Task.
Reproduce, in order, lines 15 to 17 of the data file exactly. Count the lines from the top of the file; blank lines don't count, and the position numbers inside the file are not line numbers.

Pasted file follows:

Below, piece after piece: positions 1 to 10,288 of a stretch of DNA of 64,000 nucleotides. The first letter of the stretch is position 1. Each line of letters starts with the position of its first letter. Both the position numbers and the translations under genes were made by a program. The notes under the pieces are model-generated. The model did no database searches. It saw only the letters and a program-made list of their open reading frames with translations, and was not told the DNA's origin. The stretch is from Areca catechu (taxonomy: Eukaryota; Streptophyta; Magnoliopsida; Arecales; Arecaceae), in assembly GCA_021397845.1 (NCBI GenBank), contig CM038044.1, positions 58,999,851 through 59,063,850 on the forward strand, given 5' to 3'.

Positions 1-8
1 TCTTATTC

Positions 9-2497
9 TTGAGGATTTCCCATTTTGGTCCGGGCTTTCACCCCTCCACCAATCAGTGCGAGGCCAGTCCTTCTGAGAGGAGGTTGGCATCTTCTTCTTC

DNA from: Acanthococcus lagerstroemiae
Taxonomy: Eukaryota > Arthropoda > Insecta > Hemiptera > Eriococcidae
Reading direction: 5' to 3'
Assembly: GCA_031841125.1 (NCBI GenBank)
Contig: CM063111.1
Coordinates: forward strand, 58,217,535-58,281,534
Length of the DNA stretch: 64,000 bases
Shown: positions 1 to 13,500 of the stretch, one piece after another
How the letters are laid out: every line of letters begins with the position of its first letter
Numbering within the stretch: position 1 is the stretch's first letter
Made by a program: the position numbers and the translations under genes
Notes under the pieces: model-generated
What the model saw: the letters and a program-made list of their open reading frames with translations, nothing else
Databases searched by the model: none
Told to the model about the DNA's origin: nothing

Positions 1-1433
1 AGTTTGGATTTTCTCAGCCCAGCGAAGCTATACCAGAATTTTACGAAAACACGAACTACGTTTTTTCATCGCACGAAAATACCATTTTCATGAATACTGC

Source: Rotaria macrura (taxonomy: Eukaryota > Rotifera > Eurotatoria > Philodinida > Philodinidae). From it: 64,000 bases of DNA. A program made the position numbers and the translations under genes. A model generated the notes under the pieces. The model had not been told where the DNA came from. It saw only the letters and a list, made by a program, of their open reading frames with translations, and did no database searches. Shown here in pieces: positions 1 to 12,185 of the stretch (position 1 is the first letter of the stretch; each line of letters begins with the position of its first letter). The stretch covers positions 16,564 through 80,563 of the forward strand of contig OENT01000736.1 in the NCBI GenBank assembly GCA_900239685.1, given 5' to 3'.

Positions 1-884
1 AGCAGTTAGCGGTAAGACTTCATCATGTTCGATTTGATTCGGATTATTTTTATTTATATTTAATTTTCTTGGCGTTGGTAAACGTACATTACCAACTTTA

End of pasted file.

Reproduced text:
Numbering within the stretch: position 1 is the stretch's first letter
Made by a program: the position numbers and the translations under genes
Notes under the pieces: model-generated